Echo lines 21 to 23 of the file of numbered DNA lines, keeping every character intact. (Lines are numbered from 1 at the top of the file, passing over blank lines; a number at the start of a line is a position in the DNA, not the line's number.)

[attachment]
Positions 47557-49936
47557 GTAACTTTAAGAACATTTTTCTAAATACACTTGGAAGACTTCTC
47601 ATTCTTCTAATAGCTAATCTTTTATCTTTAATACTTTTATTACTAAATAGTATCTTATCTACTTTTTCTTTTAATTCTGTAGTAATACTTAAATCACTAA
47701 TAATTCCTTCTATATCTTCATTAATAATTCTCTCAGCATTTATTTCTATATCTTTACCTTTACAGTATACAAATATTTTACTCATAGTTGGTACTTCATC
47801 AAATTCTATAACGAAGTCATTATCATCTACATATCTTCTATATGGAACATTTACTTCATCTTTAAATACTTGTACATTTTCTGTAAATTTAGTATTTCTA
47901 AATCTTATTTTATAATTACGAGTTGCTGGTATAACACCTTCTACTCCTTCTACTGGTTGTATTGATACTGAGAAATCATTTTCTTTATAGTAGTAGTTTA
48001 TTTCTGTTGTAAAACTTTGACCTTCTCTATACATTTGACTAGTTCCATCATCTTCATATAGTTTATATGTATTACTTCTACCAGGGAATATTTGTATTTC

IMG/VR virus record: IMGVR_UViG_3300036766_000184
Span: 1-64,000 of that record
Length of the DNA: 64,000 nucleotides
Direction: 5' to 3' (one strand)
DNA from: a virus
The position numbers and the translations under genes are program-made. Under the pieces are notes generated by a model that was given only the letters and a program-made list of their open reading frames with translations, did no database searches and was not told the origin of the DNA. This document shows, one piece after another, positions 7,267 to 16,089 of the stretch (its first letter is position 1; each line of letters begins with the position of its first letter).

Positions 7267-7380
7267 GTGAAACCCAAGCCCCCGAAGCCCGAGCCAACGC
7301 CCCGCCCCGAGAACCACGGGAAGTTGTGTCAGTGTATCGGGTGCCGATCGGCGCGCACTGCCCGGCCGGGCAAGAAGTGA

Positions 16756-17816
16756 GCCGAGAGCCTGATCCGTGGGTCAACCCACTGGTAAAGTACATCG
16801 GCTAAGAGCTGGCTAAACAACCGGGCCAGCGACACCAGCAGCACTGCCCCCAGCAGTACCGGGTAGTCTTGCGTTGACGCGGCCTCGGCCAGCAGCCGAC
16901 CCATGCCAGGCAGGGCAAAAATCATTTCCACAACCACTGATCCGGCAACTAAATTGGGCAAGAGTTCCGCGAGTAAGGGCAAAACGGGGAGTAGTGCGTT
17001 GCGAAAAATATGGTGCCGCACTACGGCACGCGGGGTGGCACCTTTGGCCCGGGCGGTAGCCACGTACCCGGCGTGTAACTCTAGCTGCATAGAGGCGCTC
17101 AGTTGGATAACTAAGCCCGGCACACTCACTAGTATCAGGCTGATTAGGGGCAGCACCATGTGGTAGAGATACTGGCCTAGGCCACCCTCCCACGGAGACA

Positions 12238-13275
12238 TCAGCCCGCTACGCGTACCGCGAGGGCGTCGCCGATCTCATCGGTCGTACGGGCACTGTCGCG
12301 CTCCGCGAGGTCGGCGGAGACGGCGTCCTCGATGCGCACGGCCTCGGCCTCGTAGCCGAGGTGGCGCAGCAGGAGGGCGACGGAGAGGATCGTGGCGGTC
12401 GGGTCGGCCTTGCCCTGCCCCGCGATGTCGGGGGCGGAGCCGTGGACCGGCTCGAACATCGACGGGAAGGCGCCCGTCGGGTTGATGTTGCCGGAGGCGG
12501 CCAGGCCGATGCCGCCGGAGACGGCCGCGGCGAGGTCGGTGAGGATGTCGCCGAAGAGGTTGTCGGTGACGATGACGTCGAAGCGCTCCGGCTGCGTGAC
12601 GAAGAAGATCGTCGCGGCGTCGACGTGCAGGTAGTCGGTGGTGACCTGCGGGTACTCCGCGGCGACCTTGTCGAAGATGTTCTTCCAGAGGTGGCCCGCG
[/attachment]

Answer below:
17001 GCGAAAAATATGGTGCCGCACTACGGCACGCGGGGTGGCACCTTTGGCCCGGGCGGTAGCCACGTACCCGGCGTGTAACTCTAGCTGCATAGAGGCGCTC
17101 AGTTGGATAACTAAGCCCGGCACACTCACTAGTATCAGGCTGATTAGGGGCAGCACCATGTGGTAGAGATACTGGCCTAGGCCACCCTCCCACGGAGACA

Positions 12238-13275